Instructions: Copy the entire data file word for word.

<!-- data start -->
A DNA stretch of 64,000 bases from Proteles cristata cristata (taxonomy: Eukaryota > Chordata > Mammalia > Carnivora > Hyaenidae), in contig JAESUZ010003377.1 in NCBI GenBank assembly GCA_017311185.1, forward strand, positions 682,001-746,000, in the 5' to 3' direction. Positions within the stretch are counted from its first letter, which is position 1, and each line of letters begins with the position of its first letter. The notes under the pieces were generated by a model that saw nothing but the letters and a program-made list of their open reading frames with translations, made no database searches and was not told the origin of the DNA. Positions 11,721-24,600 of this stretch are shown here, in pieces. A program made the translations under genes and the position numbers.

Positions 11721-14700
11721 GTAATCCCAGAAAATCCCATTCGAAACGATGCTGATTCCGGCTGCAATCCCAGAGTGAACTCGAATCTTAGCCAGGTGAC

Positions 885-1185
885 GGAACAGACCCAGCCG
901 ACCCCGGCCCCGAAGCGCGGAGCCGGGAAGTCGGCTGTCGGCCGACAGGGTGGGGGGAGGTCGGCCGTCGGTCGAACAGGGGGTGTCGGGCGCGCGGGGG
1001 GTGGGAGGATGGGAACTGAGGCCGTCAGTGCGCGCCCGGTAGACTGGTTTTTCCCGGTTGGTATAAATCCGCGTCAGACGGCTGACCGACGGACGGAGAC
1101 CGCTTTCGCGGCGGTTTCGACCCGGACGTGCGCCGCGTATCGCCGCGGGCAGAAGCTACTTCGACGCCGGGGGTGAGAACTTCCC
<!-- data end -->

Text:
A DNA stretch of 64,000 bases from Proteles cristata cristata (taxonomy: Eukaryota > Chordata > Mammalia > Carnivora > Hyaenidae), in contig JAESUZ010003377.1 in NCBI GenBank assembly GCA_017311185.1, forward strand, positions 682,001-746,000, in the 5' to 3' direction. Positions within the stretch are counted from its first letter, which is position 1, and each line of letters begins with the position of its first letter. The notes under the pieces were generated by a model that saw nothing but the letters and a program-made list of their open reading frames with translations, made no database searches and was not told the origin of the DNA. Positions 11,721-24,600 of this stretch are shown here, in pieces. A program made the translations under genes and the position numbers.

Positions 11721-14700
11721 GTAATCCCAGAAAATCCCATTCGAAACGATGCTGATTCCGGCTGCAATCCCAGAGTGAACTCGAATCTTAGCCAGGTGAC

Positions 885-1185
885 GGAACAGACCCAGCCG
901 ACCCCGGCCCCGAAGCGCGGAGCCGGGAAGTCGGCTGTCGGCCGACAGGGTGGGGGGAGGTCGGCCGTCGGTCGAACAGGGGGTGTCGGGCGCGCGGGGG
1001 GTGGGAGGATGGGAACTGAGGCCGTCAGTGCGCGCCCGGTAGACTGGTTTTTCCCGGTTGGTATAAATCCGCGTCAGACGGCTGACCGACGGACGGAGAC
1101 CGCTTTCGCGGCGGTTTCGACCCGGACGTGCGCCGCGTATCGCCGCGGGCAGAAGCTACTTCGACGCCGGGGGTGAGAACTTCCC